Sadly, yes. And they don’t need a warrant to do it.
The Mississippi city of Richland has a new $4.1 million police station, a top-level training center and a fleet of black-and-white Dodge Charger police cars.
All of it was paid for through civil forfeitures of property and cash seized during traffic stops of what police say were suspected drug runners on Interstate 20.
Civil libertarians question the constitutionality of civil forfeiture, which has become a key part of revenue for state and local law enforcement agencies nationwide. Under the laws of many states, citizens can be deprived of their property or even cash if police merely suspect the owners to be involved in criminal activity.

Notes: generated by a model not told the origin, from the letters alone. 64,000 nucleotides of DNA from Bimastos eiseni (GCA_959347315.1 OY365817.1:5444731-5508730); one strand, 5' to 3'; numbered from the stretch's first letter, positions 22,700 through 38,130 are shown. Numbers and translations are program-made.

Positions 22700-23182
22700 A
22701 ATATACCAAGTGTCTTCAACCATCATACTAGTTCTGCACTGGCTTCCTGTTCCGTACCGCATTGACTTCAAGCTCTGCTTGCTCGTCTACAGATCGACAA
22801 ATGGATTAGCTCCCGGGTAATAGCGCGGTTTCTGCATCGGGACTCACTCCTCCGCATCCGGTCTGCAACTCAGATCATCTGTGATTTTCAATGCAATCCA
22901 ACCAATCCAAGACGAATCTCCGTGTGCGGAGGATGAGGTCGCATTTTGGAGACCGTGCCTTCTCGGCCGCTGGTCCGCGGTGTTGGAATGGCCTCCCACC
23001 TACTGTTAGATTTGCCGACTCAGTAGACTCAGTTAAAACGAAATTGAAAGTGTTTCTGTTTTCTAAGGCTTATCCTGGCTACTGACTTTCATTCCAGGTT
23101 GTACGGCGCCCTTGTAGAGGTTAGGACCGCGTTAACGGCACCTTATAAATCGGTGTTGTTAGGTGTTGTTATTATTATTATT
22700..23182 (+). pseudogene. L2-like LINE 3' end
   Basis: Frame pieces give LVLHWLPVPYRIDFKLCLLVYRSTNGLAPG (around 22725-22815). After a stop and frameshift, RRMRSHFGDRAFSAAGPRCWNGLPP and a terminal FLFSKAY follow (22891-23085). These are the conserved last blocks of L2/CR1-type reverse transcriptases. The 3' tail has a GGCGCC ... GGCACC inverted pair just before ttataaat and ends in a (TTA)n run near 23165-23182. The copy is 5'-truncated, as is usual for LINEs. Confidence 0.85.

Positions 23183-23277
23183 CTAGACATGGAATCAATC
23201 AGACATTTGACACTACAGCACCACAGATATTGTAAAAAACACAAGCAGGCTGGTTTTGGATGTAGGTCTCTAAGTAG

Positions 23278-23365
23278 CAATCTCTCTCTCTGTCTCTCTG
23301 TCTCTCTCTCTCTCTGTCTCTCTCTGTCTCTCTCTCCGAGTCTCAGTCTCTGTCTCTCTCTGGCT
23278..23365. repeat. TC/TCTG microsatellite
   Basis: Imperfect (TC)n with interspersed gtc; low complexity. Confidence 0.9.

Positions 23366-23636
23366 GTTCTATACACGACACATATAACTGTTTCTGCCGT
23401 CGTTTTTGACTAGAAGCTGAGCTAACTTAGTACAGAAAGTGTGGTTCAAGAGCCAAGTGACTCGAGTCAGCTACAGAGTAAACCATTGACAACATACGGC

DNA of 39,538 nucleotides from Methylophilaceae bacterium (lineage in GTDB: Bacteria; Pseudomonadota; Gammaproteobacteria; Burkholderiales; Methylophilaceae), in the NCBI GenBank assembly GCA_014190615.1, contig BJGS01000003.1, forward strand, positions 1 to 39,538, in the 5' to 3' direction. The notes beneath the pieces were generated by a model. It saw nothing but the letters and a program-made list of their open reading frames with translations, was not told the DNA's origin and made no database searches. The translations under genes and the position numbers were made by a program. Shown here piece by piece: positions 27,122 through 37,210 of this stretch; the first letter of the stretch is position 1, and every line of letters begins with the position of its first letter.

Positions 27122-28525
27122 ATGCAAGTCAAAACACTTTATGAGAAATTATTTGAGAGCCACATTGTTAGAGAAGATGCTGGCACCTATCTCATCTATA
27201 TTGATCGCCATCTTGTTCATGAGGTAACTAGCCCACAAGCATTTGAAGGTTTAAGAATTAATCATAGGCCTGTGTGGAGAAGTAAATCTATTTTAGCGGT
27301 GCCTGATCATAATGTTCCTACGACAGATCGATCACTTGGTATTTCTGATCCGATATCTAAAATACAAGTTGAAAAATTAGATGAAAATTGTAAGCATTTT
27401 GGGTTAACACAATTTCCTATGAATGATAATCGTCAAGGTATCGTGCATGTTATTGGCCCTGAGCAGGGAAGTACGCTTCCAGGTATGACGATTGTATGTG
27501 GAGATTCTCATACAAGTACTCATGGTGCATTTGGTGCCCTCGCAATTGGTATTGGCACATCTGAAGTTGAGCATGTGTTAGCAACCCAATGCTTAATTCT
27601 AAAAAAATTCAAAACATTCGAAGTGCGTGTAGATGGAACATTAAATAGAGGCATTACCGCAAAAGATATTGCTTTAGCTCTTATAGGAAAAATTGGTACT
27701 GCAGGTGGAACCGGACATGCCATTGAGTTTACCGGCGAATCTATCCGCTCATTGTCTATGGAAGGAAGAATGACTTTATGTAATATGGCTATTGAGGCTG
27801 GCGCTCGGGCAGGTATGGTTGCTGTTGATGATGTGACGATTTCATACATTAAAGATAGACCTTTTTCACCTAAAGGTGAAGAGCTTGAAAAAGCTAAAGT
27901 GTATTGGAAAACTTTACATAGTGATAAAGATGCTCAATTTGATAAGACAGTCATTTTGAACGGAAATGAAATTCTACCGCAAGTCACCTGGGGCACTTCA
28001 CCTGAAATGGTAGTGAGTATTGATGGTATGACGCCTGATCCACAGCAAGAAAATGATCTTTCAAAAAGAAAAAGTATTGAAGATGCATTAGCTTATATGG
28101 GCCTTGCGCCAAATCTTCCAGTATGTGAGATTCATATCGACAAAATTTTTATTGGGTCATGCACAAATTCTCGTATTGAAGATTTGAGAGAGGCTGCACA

No officer of the law should be able to take an individuals property without a warrant, based on the “suspicion” of a crime. That is so subjective that it could mean anything in the eye of the beholder.
Our justice system is grounded in the principle of “innocent until proven guilty,” not the other way around.